Jets throw support to N.J. high school hit hard by Ida

New York Jets coach Robert Saleh, wearing a T-shirt in support of Dwight Morrow High School in Englewood, N.J., which was hit hard by Hurricane Ida, speaks to reporters at the team's NFL football facility in Florham Park, N.J., on Friday, Sept. 17, 2021. (AP Photo/Dennis Waszak Jr.)
·4 min read

FLORHAM PARK, N.J. (AP) — Joe Armental pulled up to Dwight Morrow High School's campus the morning after Hurricane Ida flooded the Northeast and was stunned at the massive damage.

The school in Englewood, New Jersey, and the surrounding neighborhoods were hit hard by the storm on Sept. 1 that left record-breaking rainfalls, a path of destruction and dozens of deaths from the Gulf Coast to the Northeast.

“Our stadium complex was a lake,” said Armental, the school's athletic director. "It actually ruined the first floor of one of the elementary schools neighboring our sports complex. Our tennis courts imploded, our turf field was rolled up like a cheap rug, our track was destroyed.

"I mean, there was just debris everywhere, boulders and rocks just from the sheer force of the water."

And for the Dwight Morrow football team about to begin its season, it meant the possibility of not being able to play. Over 2 1/2 feet of flood water and mud filled the school's field house and the team lost most of its equipment.

So Armental took to social media and displayed pictures of the remnants of the school's sports complex, including Winton White Stadium — where Vince Lombardi once roamed the sidelines for St. Cecilia High School.

Armental also began reaching out for help. Fort Lee High School, the opening opponent for the Maroon Raiders, lent them some old road jerseys just so the game could still be played on Sept. 10. Dwight Morrow High School — the alma mater of former Jets running back/kick returner Bruce Harper — was able to find some suitable helmets.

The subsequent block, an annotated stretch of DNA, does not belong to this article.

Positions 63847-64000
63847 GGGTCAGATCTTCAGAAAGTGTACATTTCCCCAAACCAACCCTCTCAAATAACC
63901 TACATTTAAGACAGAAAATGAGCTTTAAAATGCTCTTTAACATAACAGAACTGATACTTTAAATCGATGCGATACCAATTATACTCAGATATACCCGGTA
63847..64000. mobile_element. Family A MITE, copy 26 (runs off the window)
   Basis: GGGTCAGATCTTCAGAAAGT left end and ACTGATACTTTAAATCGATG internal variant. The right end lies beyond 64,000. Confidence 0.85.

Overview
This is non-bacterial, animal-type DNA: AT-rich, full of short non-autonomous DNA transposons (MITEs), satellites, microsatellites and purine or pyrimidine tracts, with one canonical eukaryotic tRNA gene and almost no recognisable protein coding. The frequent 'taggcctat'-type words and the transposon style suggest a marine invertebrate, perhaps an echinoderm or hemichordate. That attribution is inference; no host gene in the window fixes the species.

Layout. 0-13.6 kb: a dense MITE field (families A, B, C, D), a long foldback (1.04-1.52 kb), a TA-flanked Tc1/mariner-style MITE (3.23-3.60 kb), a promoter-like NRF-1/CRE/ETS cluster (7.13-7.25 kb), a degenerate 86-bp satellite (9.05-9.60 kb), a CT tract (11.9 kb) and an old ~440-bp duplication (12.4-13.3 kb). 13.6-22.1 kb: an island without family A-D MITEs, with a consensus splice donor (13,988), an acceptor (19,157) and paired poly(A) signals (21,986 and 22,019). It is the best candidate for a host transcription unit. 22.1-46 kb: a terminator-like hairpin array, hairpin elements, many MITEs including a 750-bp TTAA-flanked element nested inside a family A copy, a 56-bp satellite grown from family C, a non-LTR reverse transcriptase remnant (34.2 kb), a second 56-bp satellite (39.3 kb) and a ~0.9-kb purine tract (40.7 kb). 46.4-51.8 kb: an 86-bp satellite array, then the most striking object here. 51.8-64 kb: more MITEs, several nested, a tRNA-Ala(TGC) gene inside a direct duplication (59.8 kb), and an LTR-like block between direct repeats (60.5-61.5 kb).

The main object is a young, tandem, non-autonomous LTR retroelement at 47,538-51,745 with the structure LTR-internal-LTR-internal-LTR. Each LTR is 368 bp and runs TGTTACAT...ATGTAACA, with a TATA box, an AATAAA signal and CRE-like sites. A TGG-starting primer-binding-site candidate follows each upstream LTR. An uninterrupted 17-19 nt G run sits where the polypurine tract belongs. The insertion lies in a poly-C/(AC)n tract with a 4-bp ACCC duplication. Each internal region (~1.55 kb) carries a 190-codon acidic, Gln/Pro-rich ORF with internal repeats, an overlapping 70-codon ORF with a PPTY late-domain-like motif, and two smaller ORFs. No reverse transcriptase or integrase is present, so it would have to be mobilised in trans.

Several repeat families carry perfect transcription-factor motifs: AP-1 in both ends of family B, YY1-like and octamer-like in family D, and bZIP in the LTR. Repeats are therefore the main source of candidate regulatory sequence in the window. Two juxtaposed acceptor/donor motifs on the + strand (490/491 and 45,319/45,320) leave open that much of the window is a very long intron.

Armental also connected with Eli Hodges, the New York Jets' manager of community relations and youth football — and suddenly there was hope. The Jets agreed to cover all the expenses to replace the school's helmets, pads and uniforms for the varsity program's 26 players.

“I'm very proud of Mr. Armental and I think this is a wonderful relationship,” Dwight Morrow High School principal Ben Suro said. “He came through and so did the Jets.”

Jets coach Robert Saleh wore a gray T-shirt with the school's logo — a maroon bird in the center — during his news conference Friday.

“They lost their entire field turf to Hurricane Ida,” said Saleh, who will support a different high school team each Friday during the season by wearing their T-shirt. “So, we wanted to represent them and do some good things for that high school.”

The Jets also invited the entire Dwight Morrow High School football team to attend their season opener at MetLife Stadium on Sunday against the New England Patriots — the day after the Maroon Raiders face Pascack Hills.

“As a lifelong Jets fan that has gone through the 1-15 season and the Rich Kotite era, and the highs and lows of the Rex Ryan era, it was just something totally surreal for me,” Armental said. “And to see a world-class organization like the Jets to not only reach out in support, but then to back it up to support the young men and everything they've done was such a boost.”

Armental called an emergency meeting Friday with the football team and showed the players the Jets' news conference in the school auditorium.

“There's been a lot of down and somber times,” Armental said. “But just as a pick-me-up, getting ready for the game (Saturday), we put it up on the big screen to make the announcement and the kids were like, ‘Hey, wait a minute. I have that shirt!’ So it was really, really cool to see that. They were all like, ‘I’m a Jets fan this Sunday!'"

Dwight Morrow High School will play all of its football games on the road or at neutral sites this season as the cleanup continues. Meanwhile, the school will work through insurance and FEMA to reconstruct its facilities including the football field, which it hopes to be done by next fall.

“The loss for the community was the toughest pill to swallow,” Armental said. “But while I’m sad it happened, I’m excited for for the future. And, you know, we’re going to build it back. We’re going to be bigger and better and have great things to come.”

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